It’s summer time, and you know what that means: vacation.  Vacation is one of my favorite things, because I love traveling, but it’s also when I read the most non-DGLM titles in a row.  I try to keep up with personal reading throughout the year—as an agent you need to know the market—but it’s hard to do when the metaphorical reading pile is in constant danger of toppling and authors are eagerly awaiting word. If I read a book for pleasure, I have to tackle at least 10 or so work projects before I feel like I can justify dipping into anything else for fun.  Otherwise the guilt stifles my enjoyment too much.

sorrento-mare1But on vacation I can read anything I want.  And this year I’m heading to Sorrento to sit on a balcony sipping wine and reading and staring at the Gulf of Naples.  Now that everything’s booked, I have to turn to the important decision: what to read.  I’m trying to limit the physical books I bring to two, promising myself I can buy more books at the airport or in Italy if I really want.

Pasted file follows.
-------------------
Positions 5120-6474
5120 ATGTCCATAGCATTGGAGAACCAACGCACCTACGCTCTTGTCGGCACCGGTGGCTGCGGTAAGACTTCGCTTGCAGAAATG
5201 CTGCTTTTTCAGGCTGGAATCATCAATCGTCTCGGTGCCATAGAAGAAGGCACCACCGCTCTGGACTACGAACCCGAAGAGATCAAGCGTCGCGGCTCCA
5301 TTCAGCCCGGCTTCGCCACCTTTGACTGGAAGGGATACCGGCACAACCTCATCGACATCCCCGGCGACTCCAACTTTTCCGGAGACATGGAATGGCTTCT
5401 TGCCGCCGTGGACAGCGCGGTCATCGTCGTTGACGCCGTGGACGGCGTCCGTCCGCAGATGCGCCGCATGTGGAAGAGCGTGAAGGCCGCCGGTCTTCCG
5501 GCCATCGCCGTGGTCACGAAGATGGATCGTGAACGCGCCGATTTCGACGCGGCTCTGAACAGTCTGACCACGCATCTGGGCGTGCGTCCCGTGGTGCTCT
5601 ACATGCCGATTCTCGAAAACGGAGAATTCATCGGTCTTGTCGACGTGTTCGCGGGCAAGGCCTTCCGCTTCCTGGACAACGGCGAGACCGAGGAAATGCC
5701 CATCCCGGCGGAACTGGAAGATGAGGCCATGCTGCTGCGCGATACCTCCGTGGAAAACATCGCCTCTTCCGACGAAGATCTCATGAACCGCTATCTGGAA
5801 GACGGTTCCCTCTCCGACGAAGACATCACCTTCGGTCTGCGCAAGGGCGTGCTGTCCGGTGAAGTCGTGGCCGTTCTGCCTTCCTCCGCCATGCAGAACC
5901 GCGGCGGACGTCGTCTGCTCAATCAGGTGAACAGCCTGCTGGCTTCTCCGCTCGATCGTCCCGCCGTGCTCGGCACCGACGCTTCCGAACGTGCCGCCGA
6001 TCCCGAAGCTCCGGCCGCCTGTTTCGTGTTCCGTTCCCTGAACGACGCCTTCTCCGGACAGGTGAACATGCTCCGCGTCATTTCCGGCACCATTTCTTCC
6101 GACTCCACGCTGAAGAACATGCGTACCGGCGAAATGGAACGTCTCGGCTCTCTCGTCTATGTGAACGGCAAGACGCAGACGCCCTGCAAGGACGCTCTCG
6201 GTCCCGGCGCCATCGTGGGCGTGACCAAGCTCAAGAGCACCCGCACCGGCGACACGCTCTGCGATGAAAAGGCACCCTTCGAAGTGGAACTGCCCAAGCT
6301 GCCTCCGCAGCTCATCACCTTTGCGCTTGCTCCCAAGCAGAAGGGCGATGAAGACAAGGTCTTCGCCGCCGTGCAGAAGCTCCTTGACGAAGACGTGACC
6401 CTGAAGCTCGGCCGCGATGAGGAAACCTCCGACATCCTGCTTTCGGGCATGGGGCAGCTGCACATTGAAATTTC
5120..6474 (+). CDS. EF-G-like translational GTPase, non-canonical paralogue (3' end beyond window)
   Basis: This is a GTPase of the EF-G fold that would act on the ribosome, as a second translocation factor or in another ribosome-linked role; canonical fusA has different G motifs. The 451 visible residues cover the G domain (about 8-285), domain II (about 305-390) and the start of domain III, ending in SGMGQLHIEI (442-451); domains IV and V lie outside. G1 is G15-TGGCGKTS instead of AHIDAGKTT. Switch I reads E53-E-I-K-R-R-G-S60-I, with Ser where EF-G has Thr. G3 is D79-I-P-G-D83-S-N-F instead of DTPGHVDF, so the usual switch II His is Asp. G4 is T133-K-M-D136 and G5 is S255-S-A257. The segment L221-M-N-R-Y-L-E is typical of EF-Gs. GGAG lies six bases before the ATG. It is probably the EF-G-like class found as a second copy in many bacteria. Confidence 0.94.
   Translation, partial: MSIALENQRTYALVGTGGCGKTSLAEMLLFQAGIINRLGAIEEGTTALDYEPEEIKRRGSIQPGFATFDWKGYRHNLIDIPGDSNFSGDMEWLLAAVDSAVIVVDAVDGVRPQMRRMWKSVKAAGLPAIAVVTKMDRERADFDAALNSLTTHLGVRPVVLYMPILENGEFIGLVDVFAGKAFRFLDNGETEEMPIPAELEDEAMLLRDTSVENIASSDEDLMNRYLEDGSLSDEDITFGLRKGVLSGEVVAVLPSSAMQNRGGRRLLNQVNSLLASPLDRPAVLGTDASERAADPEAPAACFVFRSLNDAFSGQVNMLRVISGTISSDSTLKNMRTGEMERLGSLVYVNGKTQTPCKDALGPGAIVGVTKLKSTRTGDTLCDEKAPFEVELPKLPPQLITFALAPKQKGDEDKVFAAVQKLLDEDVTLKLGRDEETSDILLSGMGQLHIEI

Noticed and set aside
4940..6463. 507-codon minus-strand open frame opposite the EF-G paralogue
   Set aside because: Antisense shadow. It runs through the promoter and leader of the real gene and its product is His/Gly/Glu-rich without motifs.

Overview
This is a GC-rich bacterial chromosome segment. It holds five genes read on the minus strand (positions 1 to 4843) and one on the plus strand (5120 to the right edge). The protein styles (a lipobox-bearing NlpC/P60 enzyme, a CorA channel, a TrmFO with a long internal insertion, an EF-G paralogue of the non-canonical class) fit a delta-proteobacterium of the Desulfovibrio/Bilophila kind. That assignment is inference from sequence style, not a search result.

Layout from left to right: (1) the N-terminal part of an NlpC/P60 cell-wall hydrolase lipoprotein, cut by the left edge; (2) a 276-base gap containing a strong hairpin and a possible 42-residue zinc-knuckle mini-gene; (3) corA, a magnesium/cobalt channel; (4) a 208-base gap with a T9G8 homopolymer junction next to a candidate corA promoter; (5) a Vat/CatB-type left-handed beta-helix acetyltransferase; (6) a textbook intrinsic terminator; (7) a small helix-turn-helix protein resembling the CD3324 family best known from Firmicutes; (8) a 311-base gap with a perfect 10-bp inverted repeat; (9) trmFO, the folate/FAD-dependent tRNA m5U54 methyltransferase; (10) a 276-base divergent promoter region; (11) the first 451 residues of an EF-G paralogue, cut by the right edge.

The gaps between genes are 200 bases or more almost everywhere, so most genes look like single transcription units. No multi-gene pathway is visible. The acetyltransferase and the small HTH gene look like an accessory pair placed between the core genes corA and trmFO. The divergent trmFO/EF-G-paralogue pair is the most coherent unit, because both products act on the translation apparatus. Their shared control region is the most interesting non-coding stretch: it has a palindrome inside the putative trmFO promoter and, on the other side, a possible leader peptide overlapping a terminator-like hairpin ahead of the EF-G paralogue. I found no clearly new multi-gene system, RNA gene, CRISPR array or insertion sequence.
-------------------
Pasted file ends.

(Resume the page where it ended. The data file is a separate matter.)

So I’m welcoming suggestions.  The only rules are that they must be available at short notice in trade paperback (my format of choice for personal reading), they should be fiction or highly engaging and easily digestible nonfiction, and they can’t be on the DGLM client list.  Ideas?


Listen up